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  10. If you’re buying for sport, I don’t see why an OTTB can’t command such prices. The market seems to be holding up with those prices, too. And the ones that aren’t straight from the track but go through a place like Benchmark and get pro rides so buyers have more information … I’d pay even more if I were in the market. But I am not. But I would be if I got a massive raise at work lol. The pedigree on this one is outstanding for my preferences!

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  11. I got REAL irritated when I read that comment on your post. Most of the OTTB’s I’ve gotten drooly over in the last year or so have been at the same price point. There is nothing wrong with an owner/trainer getting what they deserve for a quality horse. That horse, if it had warmblood parents instead of TB would be no less than 15-20 grand.
    For me, I’m not likely to get another one straight off the track. I’ve lost a lot of confidence and really need to ride a horse before I buy it these days. (Lesson finally learned… Shiny the exception of course.) But I understand that if those are my needs, I would need to pay more. Yes, for a TB. Yes for off the track.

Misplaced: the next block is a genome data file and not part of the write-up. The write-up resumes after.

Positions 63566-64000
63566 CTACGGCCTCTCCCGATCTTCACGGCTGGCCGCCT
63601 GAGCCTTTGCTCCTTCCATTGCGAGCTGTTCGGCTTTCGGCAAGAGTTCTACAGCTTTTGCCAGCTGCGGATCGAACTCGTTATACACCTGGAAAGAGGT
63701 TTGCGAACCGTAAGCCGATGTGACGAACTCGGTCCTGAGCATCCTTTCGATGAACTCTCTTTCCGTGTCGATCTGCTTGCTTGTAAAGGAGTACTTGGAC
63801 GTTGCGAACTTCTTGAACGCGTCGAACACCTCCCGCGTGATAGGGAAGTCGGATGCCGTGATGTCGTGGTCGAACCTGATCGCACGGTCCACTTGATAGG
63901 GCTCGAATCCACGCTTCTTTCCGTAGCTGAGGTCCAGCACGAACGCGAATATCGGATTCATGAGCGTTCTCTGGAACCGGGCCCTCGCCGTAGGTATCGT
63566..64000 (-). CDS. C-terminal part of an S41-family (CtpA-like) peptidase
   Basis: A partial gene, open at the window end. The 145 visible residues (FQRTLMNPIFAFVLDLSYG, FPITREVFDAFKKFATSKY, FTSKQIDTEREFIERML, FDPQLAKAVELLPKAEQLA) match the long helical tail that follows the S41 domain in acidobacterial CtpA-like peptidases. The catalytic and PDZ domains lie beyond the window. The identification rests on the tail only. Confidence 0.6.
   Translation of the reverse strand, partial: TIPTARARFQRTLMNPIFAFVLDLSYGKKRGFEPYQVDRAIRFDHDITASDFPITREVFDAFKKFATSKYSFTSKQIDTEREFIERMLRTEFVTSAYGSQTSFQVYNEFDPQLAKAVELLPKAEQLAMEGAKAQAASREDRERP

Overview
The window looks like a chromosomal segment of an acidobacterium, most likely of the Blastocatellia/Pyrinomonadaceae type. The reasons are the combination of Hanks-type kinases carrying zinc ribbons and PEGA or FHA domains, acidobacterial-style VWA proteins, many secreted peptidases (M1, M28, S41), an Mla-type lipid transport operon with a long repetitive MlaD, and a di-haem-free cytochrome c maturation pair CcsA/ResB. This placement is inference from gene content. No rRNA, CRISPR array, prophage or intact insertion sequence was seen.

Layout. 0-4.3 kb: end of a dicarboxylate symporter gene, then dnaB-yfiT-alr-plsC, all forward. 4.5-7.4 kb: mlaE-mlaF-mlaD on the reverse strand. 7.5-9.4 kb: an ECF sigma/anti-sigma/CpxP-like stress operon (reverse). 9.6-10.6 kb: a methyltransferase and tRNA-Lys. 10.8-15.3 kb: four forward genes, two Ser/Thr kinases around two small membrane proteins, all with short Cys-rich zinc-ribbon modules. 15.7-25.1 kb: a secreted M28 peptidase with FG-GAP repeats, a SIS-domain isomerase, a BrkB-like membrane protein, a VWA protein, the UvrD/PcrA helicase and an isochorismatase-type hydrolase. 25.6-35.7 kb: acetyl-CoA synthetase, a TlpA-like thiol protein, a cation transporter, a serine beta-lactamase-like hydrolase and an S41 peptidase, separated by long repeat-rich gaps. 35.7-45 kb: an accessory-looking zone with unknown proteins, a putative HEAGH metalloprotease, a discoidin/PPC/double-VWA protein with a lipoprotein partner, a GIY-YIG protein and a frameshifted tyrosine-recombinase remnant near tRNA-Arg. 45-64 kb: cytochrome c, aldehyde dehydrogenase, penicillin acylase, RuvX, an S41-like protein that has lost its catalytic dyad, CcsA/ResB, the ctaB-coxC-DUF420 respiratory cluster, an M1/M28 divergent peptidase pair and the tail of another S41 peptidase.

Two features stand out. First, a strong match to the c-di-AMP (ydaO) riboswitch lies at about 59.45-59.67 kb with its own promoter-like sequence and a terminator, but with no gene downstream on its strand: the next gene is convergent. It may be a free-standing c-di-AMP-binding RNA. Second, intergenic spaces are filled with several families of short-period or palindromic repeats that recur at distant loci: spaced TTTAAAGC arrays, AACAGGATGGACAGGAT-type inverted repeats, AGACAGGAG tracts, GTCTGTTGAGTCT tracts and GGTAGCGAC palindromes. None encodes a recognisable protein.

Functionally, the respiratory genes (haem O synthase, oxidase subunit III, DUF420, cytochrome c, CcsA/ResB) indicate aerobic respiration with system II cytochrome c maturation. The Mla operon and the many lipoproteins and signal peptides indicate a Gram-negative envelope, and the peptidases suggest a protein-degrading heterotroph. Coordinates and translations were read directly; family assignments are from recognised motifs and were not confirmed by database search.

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  12. Ooooooo I saw that guy yesterday too. I looked at his pictures for an awfully long time cause he is LOVELY. I was so close to calling his contacts. In the end I moved on since he’s only 3 and already 16.2+ and that’s just a bit too big for me lol. His price didn’t put me off at all. Especially with Danzig very close in his pedigree, (and I’m probably wrong but I think Medaglia d’Oro has been producing good sport horses recently as well?) and for how lovely he’s built and how lightly he’s raced I thought $5,000 for him was actually a good steal. If I had 10k to spend, he definitely would’ve been a very high contender, especially since he ticked a lot of boxes for me. If I found another one that ticked most or all of my boxes for that, I’d definitely pay $4000-7000 for an OTTB. Personally, I think their experience at their ages is worth the cash. And I stalk Benchmark all the time, and really value the time and effort they put into getting those videos of their horses out there, so I’d pay more if buying through them. And I’m with Stacie! Most of the OTTBs that I’ve drooled over have been in the higher range, and I find absolutely no issue with paying for a quality horse.